War is a key aspect of human experience, and people have long sought to understand it from a diverse range of perspectives. You will study alongside historians, social scientists, philosophers, jurists and artists, benefitting from their perspectives and those of the students around you.
We will provide you with an intellectual ‘toolbox’ composed of skills and techniques drawn from a range of disciplines associated with the humanities and social sciences. We will not train you as a specialist historian, philosopher, strategist, etc., but you will be introduced to elements of various disciplines that are relevant to the study of war. The challenge lies in combining them in order to achieve a sophisticated and rounded understanding of the subject.
The programme will appeal if you are a student of politics, history or strategic studies or if you are a professional in defence, diplomacy or foreign affairs who wants to reflect on the broader implications of your experiences.
To introduce the field of war studies to graduate students and professionals, professionals with an interest in deepening their understanding of war. You will gain an understanding of the phenomenon of war and conflict, along with its causes, conduct and consequences, from historical, political, philosophical, military and sociological viewpoints. The programme will appeal to students from a wide range of backgrounds including politics, history and strategic studies; and professionals in defence, diplomacy and foreign affairs wanting to reflect on the broader implications of their experiences.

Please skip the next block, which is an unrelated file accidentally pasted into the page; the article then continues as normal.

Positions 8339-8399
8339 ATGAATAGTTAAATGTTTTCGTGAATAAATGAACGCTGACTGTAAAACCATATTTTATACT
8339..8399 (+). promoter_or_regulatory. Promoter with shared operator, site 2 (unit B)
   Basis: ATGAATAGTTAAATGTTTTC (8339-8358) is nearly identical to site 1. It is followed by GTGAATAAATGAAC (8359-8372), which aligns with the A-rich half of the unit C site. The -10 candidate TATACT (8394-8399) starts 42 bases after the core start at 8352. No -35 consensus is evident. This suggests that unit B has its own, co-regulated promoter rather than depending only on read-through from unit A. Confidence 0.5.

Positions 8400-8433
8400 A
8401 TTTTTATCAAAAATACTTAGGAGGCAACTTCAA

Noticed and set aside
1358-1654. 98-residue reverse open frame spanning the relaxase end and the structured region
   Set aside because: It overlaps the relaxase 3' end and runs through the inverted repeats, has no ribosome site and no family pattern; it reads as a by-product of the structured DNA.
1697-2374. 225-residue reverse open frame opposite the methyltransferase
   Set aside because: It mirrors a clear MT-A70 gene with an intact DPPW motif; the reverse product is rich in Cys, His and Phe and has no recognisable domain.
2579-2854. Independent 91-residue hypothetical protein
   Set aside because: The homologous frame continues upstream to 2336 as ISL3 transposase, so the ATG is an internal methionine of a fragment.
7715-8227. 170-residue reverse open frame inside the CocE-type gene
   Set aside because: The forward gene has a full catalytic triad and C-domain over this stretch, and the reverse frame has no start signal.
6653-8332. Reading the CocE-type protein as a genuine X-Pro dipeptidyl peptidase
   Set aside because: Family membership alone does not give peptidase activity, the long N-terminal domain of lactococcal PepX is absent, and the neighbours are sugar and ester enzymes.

Course format and assessment
We will provide you with teaching and close contact with our academics, who are experts and international leaders in their fields. We will expect you to complement this with your own study and research.
Most modules will be assessed through essays (between 3,000 and 6,000 words). However, some modules will be assessed through class participation and attendance, oral vivas or exams, or a combination of these.
The dissertation module will be assessed entirely through your dissertation (up to 15,000 words), or through your research proposal (10%) and dissertation (90%) together.